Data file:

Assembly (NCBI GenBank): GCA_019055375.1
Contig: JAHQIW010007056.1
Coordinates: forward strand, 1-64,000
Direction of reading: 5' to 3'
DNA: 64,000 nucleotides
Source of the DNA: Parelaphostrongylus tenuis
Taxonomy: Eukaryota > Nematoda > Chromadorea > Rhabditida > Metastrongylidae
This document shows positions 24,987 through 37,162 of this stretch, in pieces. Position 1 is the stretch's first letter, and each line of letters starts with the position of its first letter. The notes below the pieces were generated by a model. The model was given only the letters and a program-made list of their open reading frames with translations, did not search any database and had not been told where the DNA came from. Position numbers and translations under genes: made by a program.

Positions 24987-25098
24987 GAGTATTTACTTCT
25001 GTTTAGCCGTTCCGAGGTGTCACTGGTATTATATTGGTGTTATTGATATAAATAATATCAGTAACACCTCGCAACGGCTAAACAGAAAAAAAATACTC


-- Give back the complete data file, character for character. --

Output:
Assembly (NCBI GenBank): GCA_019055375.1
Contig: JAHQIW010007056.1
Coordinates: forward strand, 1-64,000
Direction of reading: 5' to 3'
DNA: 64,000 nucleotides
Source of the DNA: Parelaphostrongylus tenuis
Taxonomy: Eukaryota > Nematoda > Chromadorea > Rhabditida > Metastrongylidae
This document shows positions 24,987 through 37,162 of this stretch, in pieces. Position 1 is the stretch's first letter, and each line of letters starts with the position of its first letter. The notes below the pieces were generated by a model. The model was given only the letters and a program-made list of their open reading frames with translations, did not search any database and had not been told where the DNA came from. Position numbers and translations under genes: made by a program.

Positions 24987-25098
24987 GAGTATTTACTTCT
25001 GTTTAGCCGTTCCGAGGTGTCACTGGTATTATATTGGTGTTATTGATATAAATAATATCAGTAACACCTCGCAACGGCTAAACAGAAAAAAAATACTC